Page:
If you think your child might have ADHD, there are various types of specialists who can evaluate and diagnose him. But an ADHD evaluation needs to include certain elements no matter who does it. Here are nine things a clinician should do in a full ADHD assessment.
1. Have an initial meeting with you and your child.
This a fact-finding meeting. The purpose is to identify your child’s difficulties and strengths. The clinician should also get information about stressors in your child’s life that might be impacting his problems. These could be stressful situations happening at home, at school or in the community.
2. Ask you for detailed health information.
The clinician should ask about your child’s health, both past and present. That includes details about any problems in the pregnancy or delivery. Other aspects the clinician should ask about include:
- Early infancy
- Developmental milestones
- Sleep patterns
- Height and weight
- Ongoing developmental or medical problems
3. Ask about how your child functions.
The clinician should be looking at three key areas: home, school and social relationships. It’s important to identify both strengths and difficulties as well as what your child likes to do for fun.
4. Use normed ADHD rating scales.
These questionnaires are a way to collect information from you and your child. The point is to see how much trouble your child is having with a variety of school and daily functions. The clinician then assesses his behavior compared to that of other kids his age.
5. Review past and present school performance.
The clinician should look at report cards and standardized testing. Another important piece is a teacher-version ADHD rating scale filled out by your child’s current teacher(s). Any extra help your child is getting should also be considered. That might include things like tutoring or informal classroom supports.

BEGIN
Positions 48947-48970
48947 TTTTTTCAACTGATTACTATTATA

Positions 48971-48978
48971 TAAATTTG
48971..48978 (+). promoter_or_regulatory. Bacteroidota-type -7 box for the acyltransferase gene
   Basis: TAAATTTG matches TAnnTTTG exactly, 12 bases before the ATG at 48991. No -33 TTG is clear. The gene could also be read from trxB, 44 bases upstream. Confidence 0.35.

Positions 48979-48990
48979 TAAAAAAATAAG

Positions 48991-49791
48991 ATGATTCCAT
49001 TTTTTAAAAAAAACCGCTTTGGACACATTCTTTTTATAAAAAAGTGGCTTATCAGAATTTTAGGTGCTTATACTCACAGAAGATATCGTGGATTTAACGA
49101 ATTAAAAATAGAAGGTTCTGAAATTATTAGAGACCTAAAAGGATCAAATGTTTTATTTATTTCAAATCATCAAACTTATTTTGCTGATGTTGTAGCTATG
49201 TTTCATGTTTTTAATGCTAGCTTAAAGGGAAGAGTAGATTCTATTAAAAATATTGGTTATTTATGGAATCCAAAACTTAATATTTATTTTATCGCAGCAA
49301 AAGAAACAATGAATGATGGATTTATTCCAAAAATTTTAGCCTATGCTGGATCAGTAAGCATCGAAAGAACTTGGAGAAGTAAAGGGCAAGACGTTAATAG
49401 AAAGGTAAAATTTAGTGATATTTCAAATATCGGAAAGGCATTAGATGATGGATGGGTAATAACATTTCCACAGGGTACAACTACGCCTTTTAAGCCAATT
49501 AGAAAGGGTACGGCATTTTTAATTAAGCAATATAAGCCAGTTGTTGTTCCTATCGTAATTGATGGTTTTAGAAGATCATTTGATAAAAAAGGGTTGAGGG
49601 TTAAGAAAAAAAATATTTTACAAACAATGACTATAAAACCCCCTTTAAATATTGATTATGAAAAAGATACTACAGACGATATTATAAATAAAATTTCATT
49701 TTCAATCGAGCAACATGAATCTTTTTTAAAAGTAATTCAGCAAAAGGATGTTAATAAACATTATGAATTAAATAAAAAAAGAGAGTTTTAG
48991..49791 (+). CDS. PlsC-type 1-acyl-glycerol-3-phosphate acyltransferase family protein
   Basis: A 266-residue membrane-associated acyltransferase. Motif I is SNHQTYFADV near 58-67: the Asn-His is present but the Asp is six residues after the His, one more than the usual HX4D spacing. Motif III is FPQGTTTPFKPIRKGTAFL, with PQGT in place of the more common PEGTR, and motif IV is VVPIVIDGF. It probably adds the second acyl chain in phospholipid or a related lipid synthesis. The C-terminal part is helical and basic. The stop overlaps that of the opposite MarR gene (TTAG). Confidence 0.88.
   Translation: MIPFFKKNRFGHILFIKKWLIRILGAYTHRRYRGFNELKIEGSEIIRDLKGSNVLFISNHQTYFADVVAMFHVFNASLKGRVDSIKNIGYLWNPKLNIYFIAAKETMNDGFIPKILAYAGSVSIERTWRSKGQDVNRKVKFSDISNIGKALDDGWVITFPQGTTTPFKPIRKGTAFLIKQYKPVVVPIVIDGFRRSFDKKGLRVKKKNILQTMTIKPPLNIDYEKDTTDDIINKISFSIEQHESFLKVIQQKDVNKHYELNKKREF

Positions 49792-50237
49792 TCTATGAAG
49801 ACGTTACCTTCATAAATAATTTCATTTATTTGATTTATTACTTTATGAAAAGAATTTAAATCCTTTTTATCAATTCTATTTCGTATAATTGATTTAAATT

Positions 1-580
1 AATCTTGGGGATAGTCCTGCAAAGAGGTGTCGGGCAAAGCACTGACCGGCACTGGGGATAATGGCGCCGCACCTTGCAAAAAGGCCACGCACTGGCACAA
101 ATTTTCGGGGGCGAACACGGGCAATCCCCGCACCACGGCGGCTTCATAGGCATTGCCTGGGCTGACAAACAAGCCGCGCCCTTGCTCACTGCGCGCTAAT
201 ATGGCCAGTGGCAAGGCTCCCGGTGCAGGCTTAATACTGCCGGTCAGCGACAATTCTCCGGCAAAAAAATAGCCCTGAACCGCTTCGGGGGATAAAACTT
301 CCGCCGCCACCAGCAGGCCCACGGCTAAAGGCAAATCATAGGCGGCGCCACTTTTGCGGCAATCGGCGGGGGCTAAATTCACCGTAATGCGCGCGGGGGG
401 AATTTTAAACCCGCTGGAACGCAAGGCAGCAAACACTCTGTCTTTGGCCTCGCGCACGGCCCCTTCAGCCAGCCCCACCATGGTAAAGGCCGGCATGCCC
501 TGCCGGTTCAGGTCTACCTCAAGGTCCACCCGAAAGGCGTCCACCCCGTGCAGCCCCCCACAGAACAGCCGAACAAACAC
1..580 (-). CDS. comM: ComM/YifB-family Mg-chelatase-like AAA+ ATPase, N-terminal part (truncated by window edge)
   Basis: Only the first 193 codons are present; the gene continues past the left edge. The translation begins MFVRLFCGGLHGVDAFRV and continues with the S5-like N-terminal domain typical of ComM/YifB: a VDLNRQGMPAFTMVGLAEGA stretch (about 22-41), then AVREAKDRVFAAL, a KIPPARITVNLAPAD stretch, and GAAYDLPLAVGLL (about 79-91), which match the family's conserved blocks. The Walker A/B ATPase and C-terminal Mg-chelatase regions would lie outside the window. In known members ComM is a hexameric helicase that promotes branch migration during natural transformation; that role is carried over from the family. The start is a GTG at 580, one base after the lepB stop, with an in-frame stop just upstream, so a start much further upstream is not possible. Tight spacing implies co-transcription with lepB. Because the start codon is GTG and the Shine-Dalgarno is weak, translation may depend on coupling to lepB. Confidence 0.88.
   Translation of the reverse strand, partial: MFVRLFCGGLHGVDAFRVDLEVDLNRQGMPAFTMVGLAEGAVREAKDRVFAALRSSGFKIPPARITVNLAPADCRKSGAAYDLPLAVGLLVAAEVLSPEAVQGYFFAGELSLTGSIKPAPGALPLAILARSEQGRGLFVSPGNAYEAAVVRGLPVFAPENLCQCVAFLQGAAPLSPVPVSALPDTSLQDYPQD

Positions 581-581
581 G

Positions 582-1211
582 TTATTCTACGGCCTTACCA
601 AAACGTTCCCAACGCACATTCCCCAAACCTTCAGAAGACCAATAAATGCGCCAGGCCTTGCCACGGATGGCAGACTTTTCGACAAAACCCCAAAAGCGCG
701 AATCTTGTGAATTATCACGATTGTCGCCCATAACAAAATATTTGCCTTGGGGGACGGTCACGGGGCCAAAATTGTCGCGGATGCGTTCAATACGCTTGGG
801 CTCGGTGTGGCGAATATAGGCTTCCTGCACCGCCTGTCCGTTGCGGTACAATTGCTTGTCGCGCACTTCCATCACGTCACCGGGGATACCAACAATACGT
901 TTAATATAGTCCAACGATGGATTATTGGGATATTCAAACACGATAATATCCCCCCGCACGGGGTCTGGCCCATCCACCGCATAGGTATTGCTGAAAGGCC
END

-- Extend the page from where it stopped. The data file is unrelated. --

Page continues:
6. Make sure official criteria for diagnosis are met.
There are a number of factors that need to be present for a diagnosis of ADHD. The official criteria include nine types of problems with attention, and nine types of problems with hyperactivity/impulsivity. A child who’s 16 or younger must have six of the nine problems on either list. A child who’s 17 or older needs just five items on either list. These problems have to significantly the child’s functioning.
7. Consider other possible issues that may be involved.
These might include learning issues or mental health problems like anxiety and depression. If the clinician isn’t qualified to assess for those issues, she should refer you to one who is. Also, ADHD often co-occurs with learning issues. The clinician should also consider that learning issues could be a factor and refer you to a specialist for testing if she can’t do it.
8. Have a follow-up meeting.
The purpose of this meeting is to discuss the results and possible treatments. These might include changes in family routines, supports at school, ADHD medication and cognitive behavioral therapy.
9. Come up with a plan to monitor progress.
It’s important for a professional to assess how well any treatments or supports are working, and whether any changes should be made. If your child will be taking ADHD medication, he should be seen regularly. That way the prescriber can see if the dosage is effective and without side effects, or if it needs to be fine-tuned.
If your child receives an ADHD diagnosis, you might wonder what happens next. Learn about steps you can take to get help for your child with ADHD. Discover strategies you can try at home. And find ways to talk to family and friends about your child’s issues.